With skiers and snowboarders descending the slopes before her after a 10-year absence, Department of Conservation and Natural Resources Secretary Cindy Adams Dunn today joined Seven Springs Mountain Resort Chairman Robert Nutting and Bureau of State Parks officials in celebrating the reopening of Laurel Mountain Ski Resort at Laurel Mountain State Park, near Ligonier, Westmoreland County. DCNR’s Bureau of State Parks and the Department of General Services committed to $6.5 million in improvements that were completed in time for Laurel Mountain to open for the 2016-17 season. The ski area, part of Laurel Mountain State Park, features major enhancements including a new chair lift, doubled snowmaking capacity, trail improvements and more. Seven Springs assumed operation of the ski area and renovation of facilities, and DCNR is maintaining its role as steward of park resources.
“Skiers and snowboarders, park visitors and so many local communities all share in the rewards of this renewal effort fueled by the tremendous amount of energy coming from Seven Springs and the commitment of our Bureau of State Parks to make this work,” Dunn told listeners in the ski area’s newly renovated lodge. “This is win-win partnership, with Seven Springs bringing its proven expertise in winter sports to Laurel Mountain and our bureau dedicated to reestablishing this park as one of the Laurel Highlands’ many natural jewels.”
“And, with the eight state parks in this immediate area, and the nearby Forbes State Forest, the Laurel Highlands are a true winter lover’s playground,” the secretary noted. “When weather cooperates, these areas also draw those who enjoy cross-country skiing, snowshoeing, snowmobiling, ice fishing and so much more.”
Dunn cited past support for the Laurel Mountain reopening demonstrated by nearby Ligonier and Jennerstown officials, Chamber of Commerce representatives, tourism bureaus, media, and a knot of dedicated skiers who learned how to ski on the mountain. “I know many of you are here today and I commend and thank you all for your support,” Dunn said. “Not only will this opening pump new vitality into area snow sports, it will bring new visitors and customers to the areas and businesses you represent. It also helps prove our state parks are a tremendous boon to local economies.”
Since the ski area opened to skiing and snowboarding Dec. 20, public reception has been strong, according to Bob Nutting, chairman of Seven Springs and Hidden Valley and operator of Laurel Mountain.
“The community response to Laurel Mountain has been absolutely incredible," Nutting said.“This gem of a mountain is the result of a great partnership between the resorts and the DCNR,as well as the passion of our local community members. Laurel Mountain's unique charm is truly an asset to the Laurel Highlands and the entire Mid-Atlantic region."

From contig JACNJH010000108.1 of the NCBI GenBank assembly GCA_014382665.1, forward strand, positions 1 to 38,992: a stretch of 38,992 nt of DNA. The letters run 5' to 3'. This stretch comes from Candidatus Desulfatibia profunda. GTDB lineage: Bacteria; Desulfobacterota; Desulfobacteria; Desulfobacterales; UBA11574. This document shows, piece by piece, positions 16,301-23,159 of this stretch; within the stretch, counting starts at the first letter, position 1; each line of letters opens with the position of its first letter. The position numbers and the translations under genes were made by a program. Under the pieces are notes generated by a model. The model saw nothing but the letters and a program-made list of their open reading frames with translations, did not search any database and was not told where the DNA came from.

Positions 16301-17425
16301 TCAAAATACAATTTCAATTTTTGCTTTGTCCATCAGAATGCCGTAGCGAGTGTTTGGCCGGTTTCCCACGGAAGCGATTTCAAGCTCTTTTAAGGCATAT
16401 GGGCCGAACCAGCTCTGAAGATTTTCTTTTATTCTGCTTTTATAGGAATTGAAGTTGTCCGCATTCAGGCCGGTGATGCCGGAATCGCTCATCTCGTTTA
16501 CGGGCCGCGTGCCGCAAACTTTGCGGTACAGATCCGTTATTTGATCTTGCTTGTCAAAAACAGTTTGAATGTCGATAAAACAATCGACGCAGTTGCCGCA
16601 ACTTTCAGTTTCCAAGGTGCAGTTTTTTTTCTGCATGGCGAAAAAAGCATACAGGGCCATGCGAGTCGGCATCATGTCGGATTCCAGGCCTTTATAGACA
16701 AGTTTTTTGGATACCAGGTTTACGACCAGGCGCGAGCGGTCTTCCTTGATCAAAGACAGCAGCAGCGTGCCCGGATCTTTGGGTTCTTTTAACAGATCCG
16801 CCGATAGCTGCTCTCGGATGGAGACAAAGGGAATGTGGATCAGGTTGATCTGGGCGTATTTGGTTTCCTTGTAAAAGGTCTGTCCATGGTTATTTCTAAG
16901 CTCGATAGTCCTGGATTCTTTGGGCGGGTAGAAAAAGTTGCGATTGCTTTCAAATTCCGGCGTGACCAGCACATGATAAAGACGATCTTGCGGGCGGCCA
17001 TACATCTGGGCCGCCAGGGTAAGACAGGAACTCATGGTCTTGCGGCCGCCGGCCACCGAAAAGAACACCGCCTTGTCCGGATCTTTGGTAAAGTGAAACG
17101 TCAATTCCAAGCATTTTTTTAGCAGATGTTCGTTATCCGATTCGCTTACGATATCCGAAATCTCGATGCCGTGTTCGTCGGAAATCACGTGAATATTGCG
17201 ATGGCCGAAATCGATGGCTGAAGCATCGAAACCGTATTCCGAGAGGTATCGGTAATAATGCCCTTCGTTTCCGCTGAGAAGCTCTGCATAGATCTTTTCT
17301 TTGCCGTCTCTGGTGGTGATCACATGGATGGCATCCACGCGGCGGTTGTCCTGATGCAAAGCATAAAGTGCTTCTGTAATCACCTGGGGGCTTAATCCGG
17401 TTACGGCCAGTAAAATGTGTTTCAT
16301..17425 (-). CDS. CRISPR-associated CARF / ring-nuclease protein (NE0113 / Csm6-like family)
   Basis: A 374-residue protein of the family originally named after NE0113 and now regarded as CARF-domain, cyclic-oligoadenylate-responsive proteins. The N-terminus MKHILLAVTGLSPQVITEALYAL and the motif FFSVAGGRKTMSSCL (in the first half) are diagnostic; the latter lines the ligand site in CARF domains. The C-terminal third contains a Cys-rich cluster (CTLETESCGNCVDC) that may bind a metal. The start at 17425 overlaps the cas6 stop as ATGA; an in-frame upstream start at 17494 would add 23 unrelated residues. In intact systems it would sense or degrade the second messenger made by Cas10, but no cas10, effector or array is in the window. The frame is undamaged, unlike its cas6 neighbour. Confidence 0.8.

“Tourism in the Laurel Highlands is big business with more than $1.83 billion spent annually in our tri-county region,” said Anna Weltz, director of public relations with the Laurel HighlandsVisitors Bureau. “The winter tourism product in the Laurel Highlands is very strong as arecognizable and desirable destination for visitors from Baltimore, Washington, D.C., Cleveland, Columbus and beyond. Now that Laurel’s doors are open, the outdoor fireplace is roaring, the chairlift is running and skiers are taking on Lower Wildcat, we can expect to see an increase in those figures. We will see visitors extending their visit by one or two more days, spending additional time shopping, dining at local restaurants and visiting other nearby attractions.
“As the region’s destination marketing organization, committed to promoting tourism in our tri-county region, we are so proud and thankful for what the DCNR and Seven Springs have done for Laurel Mountain. “ Operation of the resort by Seven Springs is latest development in an on-again, off-again history of one of three ski areas privately operated on state parkland. Once the exclusive winter playground of Rolling Rock Club members, it opened in 1939 and later was deeded to the state.
Laurel Mountain is among the first ski areas in Pennsylvania. Facing financial issues and warm winters, it was beset by a series of closings -- one lasting more than 10 years. Seven Springs Mountain Resort signed a 10-year lease to operate the area in 2008. Work completed by Ligonier Construction Co. of Laughlintown, included: Tree removal and site clearing; earthmoving as part of pump house and pond connection piping work; installation of water and air Lines for snowmaking guns; ski lift demolition; ski lift foundations; ski lift erection, installation and testing; electrical work; and inspections.
Most recently, Seven Spring undertook lodge improvements that included an expansive heated concrete terrace and staircase leading to the entrances and an outdoor fireplace. The interior of the lodge was upgraded with new furniture and carpeting. The Laurel House Cafe on the upper level offers a variety of food and drinks and an impressive view of the valley below. The lower level of the lodge features the new Wildcat Lounge that also serves food and refreshments.
High atop Laurel Ridge at close to 3,000 feet in elevation, Laurel Mountain State Park is known for offering a family-oriented downhill skiing area and beautiful views of rolling countryside that is the Ligonier Valley. The slopes and trails provide opportunities for skiers and snowboarders of all levels. Located just 72 miles east of Pittsburgh and only 35 miles from its sister resorts Seven Springs and Hidden Valley, Laurel Mountain should be a strong attraction to avid skiers looking to add to their Laurel Highlands winter experience. Now skiers can use their Highlands Season Pass at Laurel Mountain in addition to Seven Springs and Hidden Valley.